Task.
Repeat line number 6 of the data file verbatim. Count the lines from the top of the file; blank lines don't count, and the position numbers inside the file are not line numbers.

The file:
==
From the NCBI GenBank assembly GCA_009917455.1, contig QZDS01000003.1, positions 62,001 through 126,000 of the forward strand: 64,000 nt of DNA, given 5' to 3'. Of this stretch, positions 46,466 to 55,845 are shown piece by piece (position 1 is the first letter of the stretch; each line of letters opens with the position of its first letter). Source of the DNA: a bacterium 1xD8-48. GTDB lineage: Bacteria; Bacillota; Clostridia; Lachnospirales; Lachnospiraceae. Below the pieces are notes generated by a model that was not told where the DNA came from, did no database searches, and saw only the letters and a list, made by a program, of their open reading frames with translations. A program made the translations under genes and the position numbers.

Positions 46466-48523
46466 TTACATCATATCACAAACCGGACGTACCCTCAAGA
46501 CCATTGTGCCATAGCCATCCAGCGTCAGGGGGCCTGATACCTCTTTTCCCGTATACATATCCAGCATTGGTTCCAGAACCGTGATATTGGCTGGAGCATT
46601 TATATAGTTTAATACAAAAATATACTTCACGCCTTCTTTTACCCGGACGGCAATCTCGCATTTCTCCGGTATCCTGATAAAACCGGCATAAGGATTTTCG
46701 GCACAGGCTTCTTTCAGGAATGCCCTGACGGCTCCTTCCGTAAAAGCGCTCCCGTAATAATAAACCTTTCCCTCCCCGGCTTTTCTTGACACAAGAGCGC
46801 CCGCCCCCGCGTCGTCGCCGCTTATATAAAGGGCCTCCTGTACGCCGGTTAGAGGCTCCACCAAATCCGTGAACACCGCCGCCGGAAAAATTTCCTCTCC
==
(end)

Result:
46701 GCACAGGCTTCTTTCAGGAATGCCCTGACGGCTCCTTCCGTAAAAGCGCTCCCGTAATAATAAACCTTTCCCTCCCCGGCTTTTCTTGACACAAGAGCGC